I first encountered Horacio Quiroga in a high school textbook. It was “The Feather Pillow,” Quiroga’s most anthologized short story in English collections. To be frank, what initially attracted me to it was neither the story nor the author, but the image that the book’s editors included with it. Painted by the French surrealist Rene Magritte, “The Lovers II, 1928” piqued my interest. A strange, haunting painting, it pairs well with Quiroga’s story, which concerns itself with the shocking discovery of parasites living inside ordinary pillows.
Unlike Edgar Allan Poe (his earliest influence) and the French short story writer Guy de Maupassant (whose titular creature in “The Horla” mirrors Quiroga’s monsters in “The Feather Pillow”), Quiroga’s language is stripped of the usual Gothic theatrics. Note how Quiroga builds dread without slipping into “It was a dark and stormy night” cliches:
“Sir!” she called Jordan in a low voice. “There are stains on the pillow that look like blood.”
Jordan approached rapidly and bent over the pillow. Truly, on the case, on both sides of the hollow left by Alicia's head, were two small dark spots.
“They look like punctures,” the servant murmured after a moment of motionless observation. … The servant raised the pillow but immediately dropped it and stood staring at it, livid and trembling. Without knowing why, Jordan felt the hair rise on the back of his neck.
In his early life, Quiroga, the sixth son of a notable middle-class family, would have been more likely to over-dramatize the final reveal of “The Feather Pillow.” Like many with the so-called “artistic temperament” before him, the author seems to have been driven by an impulsive need to write, as well as an unrequited love. After completing school in Montevideo, Quiroga not only dabbled in the various artistic movements at the turn of the century (decadence, symbolism, etc.), but he also developed a passion for Mary Esther Jurkovski, a Jewish woman who remained unattainable because her parents disagreed with her marrying a gentile. While this rejection creatively fueled two of the writer’s most important works (the dramatic play The Slaughtered and the short tale “A Season of Love”), it signaled much darker things to come.
In his work, Quiroga shows a morbid obsession with death and violence (see: “The Decapitated Chicken”), and a large part of this undoubtedly stems from his own life. The opening salvo came before he had even completed his first year of life: In 1879, his father, an official at the Argentine Consulate, was killed in a hunting accident. Years later, after Quiroga had already started publishing his own magazine called Revista de Salto, his step-father committed suicide by shooting himself; the author was the one who found the body. With his inheritance, Quiroga took himself to Paris for a few months before realizing that the Left Bank lifestyle did not suit him. Upon returning to Uruguay, his productive period began in earnest, but in 1902, while cleaning a gun, Quiroga accidentally killed his friend Federico Ferrando. Although eventually exonerated of the crime, the writer soon moved to Buenos Aires, in large part to escape the memory of his friend’s death.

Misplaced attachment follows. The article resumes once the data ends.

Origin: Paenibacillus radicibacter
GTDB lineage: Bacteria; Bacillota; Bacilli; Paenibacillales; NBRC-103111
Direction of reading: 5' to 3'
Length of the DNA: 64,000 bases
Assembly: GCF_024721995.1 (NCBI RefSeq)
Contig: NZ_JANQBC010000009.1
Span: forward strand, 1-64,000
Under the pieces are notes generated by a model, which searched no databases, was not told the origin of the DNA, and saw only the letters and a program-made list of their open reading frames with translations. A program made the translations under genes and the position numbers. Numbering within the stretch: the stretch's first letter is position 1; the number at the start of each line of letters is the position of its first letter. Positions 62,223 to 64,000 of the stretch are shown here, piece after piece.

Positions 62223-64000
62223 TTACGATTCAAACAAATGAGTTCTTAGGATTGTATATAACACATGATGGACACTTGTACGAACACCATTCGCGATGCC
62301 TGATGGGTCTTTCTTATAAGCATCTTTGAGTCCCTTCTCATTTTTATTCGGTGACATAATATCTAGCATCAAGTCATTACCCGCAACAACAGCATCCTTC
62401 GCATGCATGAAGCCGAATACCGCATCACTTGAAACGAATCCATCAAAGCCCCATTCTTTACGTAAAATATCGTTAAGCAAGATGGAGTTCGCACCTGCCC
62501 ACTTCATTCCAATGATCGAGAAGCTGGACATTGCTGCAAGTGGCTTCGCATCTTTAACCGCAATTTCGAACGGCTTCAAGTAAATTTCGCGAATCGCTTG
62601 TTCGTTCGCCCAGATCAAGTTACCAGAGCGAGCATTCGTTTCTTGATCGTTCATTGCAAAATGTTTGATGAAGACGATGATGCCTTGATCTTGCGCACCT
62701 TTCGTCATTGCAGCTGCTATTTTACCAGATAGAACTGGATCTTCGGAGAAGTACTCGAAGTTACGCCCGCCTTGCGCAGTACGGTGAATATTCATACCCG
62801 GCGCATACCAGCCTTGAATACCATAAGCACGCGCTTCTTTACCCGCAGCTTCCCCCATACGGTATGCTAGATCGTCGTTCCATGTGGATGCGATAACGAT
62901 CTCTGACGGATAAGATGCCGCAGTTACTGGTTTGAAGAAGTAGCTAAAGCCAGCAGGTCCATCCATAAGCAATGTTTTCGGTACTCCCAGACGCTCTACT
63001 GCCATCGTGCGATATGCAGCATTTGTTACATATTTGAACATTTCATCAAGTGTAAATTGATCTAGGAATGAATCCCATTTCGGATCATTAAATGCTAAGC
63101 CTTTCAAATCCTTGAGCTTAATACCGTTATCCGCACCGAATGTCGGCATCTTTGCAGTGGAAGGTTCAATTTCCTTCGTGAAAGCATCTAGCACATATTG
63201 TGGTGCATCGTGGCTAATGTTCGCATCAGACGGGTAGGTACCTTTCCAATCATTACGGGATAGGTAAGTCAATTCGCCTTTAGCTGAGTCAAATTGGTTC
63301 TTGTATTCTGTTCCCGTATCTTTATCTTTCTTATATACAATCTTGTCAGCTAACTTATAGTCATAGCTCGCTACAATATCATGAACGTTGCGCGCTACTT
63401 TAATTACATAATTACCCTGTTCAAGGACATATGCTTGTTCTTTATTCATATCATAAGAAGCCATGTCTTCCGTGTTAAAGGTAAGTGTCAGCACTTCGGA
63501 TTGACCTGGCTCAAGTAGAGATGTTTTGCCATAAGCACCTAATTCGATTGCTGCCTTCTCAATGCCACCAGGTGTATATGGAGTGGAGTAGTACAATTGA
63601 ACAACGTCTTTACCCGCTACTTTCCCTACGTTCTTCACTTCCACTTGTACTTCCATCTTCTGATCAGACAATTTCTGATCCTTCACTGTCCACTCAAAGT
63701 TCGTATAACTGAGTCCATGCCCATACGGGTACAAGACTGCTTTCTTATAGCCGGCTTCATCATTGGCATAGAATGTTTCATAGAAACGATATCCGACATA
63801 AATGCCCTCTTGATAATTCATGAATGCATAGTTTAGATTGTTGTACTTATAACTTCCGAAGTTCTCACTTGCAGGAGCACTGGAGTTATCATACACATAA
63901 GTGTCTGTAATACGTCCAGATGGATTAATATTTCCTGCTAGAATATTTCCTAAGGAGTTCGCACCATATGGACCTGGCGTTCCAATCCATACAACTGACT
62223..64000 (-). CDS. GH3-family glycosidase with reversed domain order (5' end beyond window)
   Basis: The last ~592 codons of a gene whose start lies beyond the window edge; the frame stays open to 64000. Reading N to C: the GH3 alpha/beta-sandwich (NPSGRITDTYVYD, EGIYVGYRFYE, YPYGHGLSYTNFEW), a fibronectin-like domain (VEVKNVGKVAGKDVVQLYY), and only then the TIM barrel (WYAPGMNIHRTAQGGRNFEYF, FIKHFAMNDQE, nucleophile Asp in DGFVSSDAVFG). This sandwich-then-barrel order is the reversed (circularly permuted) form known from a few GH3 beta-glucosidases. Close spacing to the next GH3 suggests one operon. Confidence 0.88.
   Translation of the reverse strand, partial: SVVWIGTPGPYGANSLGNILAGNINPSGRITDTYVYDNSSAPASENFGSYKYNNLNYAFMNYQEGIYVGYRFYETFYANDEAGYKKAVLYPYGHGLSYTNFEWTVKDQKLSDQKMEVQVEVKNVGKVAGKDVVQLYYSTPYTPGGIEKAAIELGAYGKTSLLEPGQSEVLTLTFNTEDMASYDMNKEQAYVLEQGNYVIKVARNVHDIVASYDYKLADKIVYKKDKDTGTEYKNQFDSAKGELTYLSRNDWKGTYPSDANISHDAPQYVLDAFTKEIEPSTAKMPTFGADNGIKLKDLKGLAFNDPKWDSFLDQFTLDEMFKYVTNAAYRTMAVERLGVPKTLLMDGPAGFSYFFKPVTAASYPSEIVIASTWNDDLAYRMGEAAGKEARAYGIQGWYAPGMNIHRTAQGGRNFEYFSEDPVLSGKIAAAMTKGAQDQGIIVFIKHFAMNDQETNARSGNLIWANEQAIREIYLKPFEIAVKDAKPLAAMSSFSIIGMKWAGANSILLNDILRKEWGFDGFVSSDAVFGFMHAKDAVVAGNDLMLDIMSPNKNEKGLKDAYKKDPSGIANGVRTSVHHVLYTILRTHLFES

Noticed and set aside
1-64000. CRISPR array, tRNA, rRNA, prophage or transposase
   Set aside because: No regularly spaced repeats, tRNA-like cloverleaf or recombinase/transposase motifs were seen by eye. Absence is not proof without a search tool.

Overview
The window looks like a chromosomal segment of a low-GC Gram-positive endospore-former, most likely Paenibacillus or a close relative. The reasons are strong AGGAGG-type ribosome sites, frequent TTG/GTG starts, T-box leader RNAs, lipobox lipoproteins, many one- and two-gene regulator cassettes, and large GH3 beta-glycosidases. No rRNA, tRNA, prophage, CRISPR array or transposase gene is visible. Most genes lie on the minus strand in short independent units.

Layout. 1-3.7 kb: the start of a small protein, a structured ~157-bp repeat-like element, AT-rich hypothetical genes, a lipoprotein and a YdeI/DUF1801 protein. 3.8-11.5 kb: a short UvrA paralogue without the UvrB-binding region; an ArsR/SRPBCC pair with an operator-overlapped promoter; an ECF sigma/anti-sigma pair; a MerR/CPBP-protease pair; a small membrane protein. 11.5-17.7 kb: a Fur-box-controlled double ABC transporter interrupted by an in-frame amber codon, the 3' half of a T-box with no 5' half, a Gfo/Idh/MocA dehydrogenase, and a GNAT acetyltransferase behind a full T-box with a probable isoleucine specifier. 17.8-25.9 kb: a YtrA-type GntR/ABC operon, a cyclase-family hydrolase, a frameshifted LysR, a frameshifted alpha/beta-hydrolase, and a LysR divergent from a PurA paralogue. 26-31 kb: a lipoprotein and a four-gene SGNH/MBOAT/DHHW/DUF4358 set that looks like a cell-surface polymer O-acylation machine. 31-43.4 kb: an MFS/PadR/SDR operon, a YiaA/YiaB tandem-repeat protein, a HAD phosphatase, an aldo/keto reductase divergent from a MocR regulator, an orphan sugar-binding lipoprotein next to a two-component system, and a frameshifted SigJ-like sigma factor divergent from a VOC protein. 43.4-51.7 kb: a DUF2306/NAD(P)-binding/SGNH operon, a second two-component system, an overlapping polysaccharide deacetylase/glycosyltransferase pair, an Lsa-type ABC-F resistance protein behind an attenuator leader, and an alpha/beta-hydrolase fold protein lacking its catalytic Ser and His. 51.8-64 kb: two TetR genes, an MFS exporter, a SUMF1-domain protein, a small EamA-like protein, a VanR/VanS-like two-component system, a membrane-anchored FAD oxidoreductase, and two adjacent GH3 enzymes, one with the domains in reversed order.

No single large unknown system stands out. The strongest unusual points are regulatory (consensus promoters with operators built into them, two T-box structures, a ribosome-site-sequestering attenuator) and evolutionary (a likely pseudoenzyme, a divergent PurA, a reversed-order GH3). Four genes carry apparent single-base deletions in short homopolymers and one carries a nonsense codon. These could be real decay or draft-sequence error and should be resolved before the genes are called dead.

While in Argentina, Quiroga fell in love with the wild jungles of the country’s northern reaches, and after partaking in an expedition to Misiones with the poet Leopoldo Lugones, the author eventually settled and became the owner of a cotton plantation. Quiroga’s bucolic happiness was short-lived, however, and the jungle soon consumed his life. The first victim was Ana Maria Ciries, his first wife: Unable to cope with the harsh environment, she committed suicide by swallowing cyanide. The two children, one girl and one boy, that the married couple had together would also commit suicide years later.
After a decade in the jungle, Quiroga, who, besides his broken heart, had his own fragile health to worry about, moved back to Buenos Aires. He began teaching again and once more he married. His second wife, Maria Elena Bravo, was his daughter’s friend and some 30 years his junior. She too would tire of jungle life, and the pair eventually separated.
On February 19, 1937, Quiroga, at age 58, took his own life by swallowing the very same cyanide that he had been using to treat his various mental ailments for years. The fatalism that had always been such a force in his work finally reached its logical limit, but not before the author had already reached immortality in South America. Comparable to both Poe and Jack London, whose tales about barren wastelands of snow and ice are like Quiroga’s savage stories about man’s futile quest to try and tame the wilderness, Quiroga is widely considered one of the earliest practitioners of great South American short story writing. As such, he can be listed as an influence on talents like Jorge Luis Borges and Julio Cortázar. This lasting relevance may well have been Quiroga’s goal, for besides his fantastically dark tales, he also left behind a decalogue of wisdom for all short story writers.
Benjamin Welton is a freelance writer based in Burlington, Vermont. He prefers “Ben” or “Benzo,” and his writing has appeared in The Atlantic, Crime Magazine, The Crime Factory, Seven Days and Ravenous Monster. He used to teach English at the University of Vermont, but now just drinks beer and runs his own blog called The Trebuchet.
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